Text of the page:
How B cells shape the immune response against Mycobacterium tuberculosis

Paul J. Maglione, John Chan

Research output: Contribution to journalShort survey

115 Scopus citations

Abstract

Extensive work illustrating the importance of cellular immune mechanisms for protection against Mycobacterium tuberculosis has largely relegated B-cell biology to an afterthought within the tuberculosis (TB) field. However, recent studies have illustrated that B lymphocytes, through a variety of interactions with the cellular immune response, play previously underappreciated roles in shaping host defense against non-viral intracellular pathogens, including M. tuberculosis. Work in our laboratory has recently shown that, by considering these lymphocytes more broadly within their variety of interactions with cellular immunity, B cells have a significant impact on the outcome of airborne challenge with M. tuberculosis as well as the resultant inflammatory response. In this review, we advocate for a revised view of TB immunology in which roles of cellular and humoral immunity are not mutually exclusive. In the context of our current understanding of host defense against non-viral intracellular infections, we review recent data supporting a more significant role of B cells during M. tuberculosis infection than previously thought.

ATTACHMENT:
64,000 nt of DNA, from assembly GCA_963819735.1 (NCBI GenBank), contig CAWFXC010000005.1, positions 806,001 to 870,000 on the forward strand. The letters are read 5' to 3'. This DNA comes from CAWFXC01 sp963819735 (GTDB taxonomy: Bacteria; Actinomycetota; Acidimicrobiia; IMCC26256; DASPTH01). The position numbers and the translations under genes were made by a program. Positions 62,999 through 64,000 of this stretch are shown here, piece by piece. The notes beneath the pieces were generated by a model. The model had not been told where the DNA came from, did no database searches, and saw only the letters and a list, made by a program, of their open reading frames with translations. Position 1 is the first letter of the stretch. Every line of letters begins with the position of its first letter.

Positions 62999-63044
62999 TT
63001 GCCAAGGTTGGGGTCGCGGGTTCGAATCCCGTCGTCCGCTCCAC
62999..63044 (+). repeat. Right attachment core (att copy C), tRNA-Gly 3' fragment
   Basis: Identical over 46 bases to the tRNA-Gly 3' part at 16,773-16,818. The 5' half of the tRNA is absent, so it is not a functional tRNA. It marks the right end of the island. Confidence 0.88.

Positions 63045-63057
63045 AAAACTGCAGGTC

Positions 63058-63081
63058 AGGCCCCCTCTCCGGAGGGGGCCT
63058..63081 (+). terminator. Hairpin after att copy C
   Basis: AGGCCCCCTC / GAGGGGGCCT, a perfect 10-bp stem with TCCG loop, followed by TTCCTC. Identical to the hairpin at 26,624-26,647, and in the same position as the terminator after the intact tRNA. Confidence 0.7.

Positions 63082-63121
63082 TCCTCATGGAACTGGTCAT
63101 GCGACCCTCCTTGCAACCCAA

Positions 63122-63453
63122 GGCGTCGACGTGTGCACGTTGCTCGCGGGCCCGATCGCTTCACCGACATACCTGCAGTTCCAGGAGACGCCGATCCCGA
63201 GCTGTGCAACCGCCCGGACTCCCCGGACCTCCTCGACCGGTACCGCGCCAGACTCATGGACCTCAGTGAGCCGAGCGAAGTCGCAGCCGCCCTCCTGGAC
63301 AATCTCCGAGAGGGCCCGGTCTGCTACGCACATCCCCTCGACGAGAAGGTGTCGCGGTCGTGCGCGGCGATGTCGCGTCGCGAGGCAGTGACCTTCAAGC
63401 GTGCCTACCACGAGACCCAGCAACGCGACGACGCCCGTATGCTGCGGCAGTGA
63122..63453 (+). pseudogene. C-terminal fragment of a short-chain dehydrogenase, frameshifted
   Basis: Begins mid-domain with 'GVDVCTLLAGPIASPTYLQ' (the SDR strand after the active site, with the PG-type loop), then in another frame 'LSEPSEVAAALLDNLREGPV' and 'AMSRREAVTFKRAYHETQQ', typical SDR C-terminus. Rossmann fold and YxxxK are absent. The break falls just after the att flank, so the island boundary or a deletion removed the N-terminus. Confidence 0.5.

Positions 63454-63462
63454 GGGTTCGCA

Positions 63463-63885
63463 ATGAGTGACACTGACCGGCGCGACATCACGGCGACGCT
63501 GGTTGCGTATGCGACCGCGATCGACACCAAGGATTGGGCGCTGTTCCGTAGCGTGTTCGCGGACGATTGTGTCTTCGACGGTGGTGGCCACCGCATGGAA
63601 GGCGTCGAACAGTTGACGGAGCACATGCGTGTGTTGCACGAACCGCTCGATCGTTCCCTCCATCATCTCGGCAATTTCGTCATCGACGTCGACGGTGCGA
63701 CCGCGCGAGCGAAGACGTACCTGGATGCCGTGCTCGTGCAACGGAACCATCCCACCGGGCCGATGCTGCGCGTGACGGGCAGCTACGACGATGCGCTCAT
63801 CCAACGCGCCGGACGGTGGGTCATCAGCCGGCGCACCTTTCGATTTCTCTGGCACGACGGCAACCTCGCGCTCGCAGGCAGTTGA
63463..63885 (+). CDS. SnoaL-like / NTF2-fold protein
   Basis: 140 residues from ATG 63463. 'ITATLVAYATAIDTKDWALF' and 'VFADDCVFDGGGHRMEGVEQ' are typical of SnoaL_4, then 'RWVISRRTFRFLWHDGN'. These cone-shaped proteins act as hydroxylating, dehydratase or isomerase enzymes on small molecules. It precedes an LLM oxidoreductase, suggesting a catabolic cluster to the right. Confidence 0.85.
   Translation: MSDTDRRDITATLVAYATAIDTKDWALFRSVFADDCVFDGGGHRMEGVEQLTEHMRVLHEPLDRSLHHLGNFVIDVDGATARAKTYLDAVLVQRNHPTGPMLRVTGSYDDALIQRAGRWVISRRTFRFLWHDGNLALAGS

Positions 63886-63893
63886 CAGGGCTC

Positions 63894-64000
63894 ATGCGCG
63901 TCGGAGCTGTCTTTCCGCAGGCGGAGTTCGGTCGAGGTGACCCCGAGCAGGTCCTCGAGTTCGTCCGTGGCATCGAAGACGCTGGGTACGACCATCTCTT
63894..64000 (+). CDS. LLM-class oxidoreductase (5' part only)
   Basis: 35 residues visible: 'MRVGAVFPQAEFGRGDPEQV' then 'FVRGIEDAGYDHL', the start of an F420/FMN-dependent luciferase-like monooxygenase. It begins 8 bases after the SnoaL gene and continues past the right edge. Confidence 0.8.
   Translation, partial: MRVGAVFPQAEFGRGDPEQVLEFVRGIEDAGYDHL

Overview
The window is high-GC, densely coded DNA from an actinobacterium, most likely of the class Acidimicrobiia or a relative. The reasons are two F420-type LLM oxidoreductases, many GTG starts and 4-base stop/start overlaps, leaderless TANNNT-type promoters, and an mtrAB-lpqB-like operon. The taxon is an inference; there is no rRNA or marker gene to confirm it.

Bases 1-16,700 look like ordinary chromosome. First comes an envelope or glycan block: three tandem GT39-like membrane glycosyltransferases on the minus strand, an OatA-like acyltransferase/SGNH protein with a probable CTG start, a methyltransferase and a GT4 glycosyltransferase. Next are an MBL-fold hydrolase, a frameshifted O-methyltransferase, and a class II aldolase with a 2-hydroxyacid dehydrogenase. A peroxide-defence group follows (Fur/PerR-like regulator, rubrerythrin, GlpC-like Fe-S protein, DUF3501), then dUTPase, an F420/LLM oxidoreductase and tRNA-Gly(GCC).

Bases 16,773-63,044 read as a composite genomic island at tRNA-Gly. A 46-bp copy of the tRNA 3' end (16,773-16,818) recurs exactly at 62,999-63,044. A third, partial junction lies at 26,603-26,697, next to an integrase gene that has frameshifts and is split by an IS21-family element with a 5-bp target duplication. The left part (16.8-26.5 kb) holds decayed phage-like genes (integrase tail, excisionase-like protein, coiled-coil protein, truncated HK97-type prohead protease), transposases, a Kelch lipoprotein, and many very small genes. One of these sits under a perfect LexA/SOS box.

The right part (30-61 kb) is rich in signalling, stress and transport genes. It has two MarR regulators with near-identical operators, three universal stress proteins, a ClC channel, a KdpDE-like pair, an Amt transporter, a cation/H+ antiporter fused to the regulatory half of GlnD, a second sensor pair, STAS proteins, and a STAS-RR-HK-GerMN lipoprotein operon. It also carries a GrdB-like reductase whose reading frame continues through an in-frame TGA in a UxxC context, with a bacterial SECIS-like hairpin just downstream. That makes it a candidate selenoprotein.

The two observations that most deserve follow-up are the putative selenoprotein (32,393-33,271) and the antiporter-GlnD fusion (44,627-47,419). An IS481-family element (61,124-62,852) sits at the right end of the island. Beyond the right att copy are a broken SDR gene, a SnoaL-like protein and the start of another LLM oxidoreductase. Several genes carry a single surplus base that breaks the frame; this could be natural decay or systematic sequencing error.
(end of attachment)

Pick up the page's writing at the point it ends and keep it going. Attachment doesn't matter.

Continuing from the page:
Original languageEnglish (US)
Pages (from-to)676-686
Number of pages11
JournalEuropean Journal of Immunology
Volume39
Issue number3
DOIs
Publication statusPublished - Jun 26 2009

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Keywords

  • B cells
  • Fcγ receptors
  • Humoral
  • Mycobacteria
  • Tuberculosis

ASJC Scopus subject areas

  • Immunology and Allergy
  • Immunology

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